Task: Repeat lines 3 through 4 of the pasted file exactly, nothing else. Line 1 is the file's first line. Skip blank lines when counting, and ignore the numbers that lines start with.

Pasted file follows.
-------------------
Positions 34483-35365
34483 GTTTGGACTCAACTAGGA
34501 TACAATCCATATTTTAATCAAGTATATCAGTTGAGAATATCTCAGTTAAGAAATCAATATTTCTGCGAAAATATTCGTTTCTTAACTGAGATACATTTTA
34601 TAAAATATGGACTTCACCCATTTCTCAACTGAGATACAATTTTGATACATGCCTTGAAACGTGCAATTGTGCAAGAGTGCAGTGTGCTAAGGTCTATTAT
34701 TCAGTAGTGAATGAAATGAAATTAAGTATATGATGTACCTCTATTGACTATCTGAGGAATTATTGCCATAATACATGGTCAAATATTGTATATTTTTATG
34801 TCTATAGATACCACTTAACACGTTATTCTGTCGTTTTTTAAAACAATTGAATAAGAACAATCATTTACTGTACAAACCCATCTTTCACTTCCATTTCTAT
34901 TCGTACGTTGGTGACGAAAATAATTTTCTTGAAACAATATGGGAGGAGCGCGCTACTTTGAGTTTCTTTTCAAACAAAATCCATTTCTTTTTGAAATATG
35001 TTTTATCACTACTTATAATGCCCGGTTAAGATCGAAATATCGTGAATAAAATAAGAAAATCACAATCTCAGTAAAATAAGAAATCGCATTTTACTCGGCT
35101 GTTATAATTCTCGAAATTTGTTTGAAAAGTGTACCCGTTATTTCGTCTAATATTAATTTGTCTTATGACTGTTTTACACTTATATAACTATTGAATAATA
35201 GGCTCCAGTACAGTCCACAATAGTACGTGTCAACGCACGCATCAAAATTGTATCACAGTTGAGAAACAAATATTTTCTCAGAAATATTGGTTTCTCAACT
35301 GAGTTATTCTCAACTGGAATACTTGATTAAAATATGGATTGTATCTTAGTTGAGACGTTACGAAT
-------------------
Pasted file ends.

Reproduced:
34501 TACAATCCATATTTTAATCAAGTATATCAGTTGAGAATATCTCAGTTAAGAAATCAATATTTCTGCGAAAATATTCGTTTCTTAACTGAGATACATTTTA
34601 TAAAATATGGACTTCACCCATTTCTCAACTGAGATACAATTTTGATACATGCCTTGAAACGTGCAATTGTGCAAGAGTGCAGTGTGCTAAGGTCTATTAT